- Title Pages
- Text I
- Text II
ICentaur-songs: Romanticism and broken forms
- Text III
2Singing the unspeakable
- Text IV
3‘God was in France all Friday’: incoherence from the inside
- Text V
4Sea-changes: minimal texts as regenerative forms
- Text VI
5Forgetting as in(ter)vention: memory and context in very short songs
6Beating time: resistance and the subaltern voice in prison work songs
- Text VIII
7Fragments and fringes: the view from the centre
8The intertextuality of the song fragment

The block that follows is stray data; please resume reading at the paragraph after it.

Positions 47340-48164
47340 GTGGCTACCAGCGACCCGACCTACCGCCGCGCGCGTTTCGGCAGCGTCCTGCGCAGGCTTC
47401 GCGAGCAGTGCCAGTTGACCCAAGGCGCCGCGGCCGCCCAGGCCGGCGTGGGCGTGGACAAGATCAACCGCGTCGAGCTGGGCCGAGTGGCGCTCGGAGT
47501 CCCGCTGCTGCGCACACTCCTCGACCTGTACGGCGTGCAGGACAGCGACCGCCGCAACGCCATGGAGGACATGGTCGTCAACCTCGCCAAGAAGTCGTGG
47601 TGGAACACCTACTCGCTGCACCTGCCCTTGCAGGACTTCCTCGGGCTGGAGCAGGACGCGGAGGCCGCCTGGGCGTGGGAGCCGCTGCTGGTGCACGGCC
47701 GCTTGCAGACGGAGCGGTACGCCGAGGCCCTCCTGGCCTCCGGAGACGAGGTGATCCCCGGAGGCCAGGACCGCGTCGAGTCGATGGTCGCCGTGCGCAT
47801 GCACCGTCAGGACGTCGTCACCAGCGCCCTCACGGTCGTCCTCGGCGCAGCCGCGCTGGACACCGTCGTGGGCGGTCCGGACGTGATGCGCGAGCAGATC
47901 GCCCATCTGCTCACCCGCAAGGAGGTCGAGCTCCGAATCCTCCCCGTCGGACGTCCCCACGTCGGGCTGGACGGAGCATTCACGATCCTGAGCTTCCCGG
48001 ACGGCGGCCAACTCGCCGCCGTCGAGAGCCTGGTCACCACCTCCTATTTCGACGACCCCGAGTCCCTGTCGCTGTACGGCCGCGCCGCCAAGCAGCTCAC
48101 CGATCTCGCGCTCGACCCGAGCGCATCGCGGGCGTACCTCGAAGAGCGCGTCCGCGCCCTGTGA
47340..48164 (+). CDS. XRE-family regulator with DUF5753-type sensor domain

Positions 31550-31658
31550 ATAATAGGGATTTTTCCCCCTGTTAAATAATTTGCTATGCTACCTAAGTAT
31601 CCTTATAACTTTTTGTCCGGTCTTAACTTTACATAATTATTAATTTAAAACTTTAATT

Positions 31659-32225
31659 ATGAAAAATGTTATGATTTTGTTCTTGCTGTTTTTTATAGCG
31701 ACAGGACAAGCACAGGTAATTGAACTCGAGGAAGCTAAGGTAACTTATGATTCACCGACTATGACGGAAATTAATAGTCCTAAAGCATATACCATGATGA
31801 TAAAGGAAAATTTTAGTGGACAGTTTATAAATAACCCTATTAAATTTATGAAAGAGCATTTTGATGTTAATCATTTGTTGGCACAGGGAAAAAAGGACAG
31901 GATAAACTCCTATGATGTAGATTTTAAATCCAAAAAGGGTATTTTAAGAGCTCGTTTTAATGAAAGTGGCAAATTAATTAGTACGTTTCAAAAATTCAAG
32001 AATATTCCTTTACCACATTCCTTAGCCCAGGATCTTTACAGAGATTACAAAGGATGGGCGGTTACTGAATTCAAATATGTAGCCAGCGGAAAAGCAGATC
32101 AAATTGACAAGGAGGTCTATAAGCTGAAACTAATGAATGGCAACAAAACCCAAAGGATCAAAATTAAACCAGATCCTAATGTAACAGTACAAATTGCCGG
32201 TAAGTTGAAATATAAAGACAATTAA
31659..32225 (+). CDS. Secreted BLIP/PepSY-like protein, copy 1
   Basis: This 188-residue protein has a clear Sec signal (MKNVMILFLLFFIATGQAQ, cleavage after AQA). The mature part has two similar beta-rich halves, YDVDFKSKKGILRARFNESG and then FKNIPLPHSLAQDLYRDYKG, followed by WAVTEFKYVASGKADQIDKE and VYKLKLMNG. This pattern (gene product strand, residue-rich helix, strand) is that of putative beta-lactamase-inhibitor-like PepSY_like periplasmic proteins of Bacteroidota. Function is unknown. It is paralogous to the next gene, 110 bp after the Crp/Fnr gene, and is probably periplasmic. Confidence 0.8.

- Intertexts: contexts
- Works cited
- Index of songs
- General index
- (p.224) (p.225) Conclusion
- Fragments and Meaning in Traditional Song
- British Academy
This chapter discusses the major conclusions that can be gathered from the previous chapters. It determines that fragments and fragmentary styles are reinvented with each literary generation. For the writers in the early twentieth century, broken forms have been considered as a way to convey absences and emptiness, and even the breakdown of communication. The chapter also shows how the fragment has become an emblem of the discontinuous and rapidly changing nature of the postmodern condition. Stripped down songs, folk-song scholarship, and other important concepts are discussed and reviewed.
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